I have used the numeral 10 to designate a spinner tool which is comprised of an elongated cylinder 12 which in turn slidably receives a plunger 14 in one of its ends. Spring loaded arms 16 are mounted on the end of cylinder 12 opposite to plunger 14 and arms 16 are adapted to receive the handle of a paint brush 18. These arms 16 can also receive an elongated cylindrical paint roller if desired. The details of spinner tool 10 have not been shown since they do not comprise a part of the tray element in 3,985,583 Patented Apr. 16, 1963 ice of my invention but it should be noted that as plunger 14 is slidably moved in and out of cylinder 12, the arms 16 maintain the position shown in FIG. 4 but rotate about the longitudinal axis of the cylinder 12 and the plunger 14. When the brush 18, which is held within the arms 16, is also rotated in this manner, the paint and cleaning fluid particle-s within the brush itself are thrown laterally outwardly from the brush as it is depicted in FIG. 4.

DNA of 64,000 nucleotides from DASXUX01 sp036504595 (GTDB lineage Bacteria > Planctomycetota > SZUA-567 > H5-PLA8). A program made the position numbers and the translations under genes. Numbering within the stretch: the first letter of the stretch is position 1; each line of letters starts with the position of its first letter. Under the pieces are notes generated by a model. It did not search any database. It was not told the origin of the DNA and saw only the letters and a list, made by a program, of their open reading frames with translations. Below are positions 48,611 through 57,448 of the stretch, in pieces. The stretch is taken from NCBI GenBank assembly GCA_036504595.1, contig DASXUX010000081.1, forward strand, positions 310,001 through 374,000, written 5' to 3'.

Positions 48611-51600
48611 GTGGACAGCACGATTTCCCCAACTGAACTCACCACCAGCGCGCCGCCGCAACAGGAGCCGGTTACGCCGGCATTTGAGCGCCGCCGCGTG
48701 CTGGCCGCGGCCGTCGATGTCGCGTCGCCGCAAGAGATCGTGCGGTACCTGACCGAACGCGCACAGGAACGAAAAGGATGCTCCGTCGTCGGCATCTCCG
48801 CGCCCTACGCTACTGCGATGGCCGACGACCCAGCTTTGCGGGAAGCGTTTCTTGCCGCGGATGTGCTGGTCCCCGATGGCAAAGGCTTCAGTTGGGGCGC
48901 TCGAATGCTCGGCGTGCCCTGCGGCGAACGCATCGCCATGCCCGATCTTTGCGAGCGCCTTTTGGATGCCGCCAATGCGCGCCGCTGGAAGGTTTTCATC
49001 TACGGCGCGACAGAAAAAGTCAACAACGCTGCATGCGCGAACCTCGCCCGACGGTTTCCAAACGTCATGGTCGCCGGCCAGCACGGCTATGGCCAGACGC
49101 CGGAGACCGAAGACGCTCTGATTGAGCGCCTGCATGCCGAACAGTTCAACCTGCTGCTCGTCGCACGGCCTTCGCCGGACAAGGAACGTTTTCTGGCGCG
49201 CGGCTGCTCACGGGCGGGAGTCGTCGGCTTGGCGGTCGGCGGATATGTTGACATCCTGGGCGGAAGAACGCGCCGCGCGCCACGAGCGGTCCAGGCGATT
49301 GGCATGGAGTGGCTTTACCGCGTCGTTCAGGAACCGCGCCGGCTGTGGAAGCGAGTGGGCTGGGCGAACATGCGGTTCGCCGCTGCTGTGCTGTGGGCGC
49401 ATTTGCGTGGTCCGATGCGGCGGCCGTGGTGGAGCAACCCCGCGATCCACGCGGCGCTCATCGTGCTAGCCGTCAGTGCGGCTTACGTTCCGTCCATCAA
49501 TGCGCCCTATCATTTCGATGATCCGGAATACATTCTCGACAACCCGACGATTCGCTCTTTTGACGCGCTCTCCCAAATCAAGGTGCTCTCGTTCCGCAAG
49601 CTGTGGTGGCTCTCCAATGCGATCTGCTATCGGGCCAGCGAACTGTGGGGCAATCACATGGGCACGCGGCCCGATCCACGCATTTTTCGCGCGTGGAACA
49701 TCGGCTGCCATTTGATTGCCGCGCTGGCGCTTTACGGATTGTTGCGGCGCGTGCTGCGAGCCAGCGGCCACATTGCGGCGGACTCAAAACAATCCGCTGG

A cylindrical pan 20 is supported on three L-shaped legs 22 which are secured to the bottom of the pan by welding or the like. The bottom 24 of pan 20 is formed in the shape of a cone as shown in FIG. 4 and a tray 26, which has the same general conical shape as the bottom 24, rests upon the bottom of the pan 20. As shown in FIGS. 3 and 4, tray 26 has a vertical flange 28 around its outer perimeter so that the upper surface of the tray is slightly separated from the bottom 24 of the pan 20. The upper surface of tray 26 has a plurality of small holes 30 and a larger center hole 32 is located at the apex of the tray.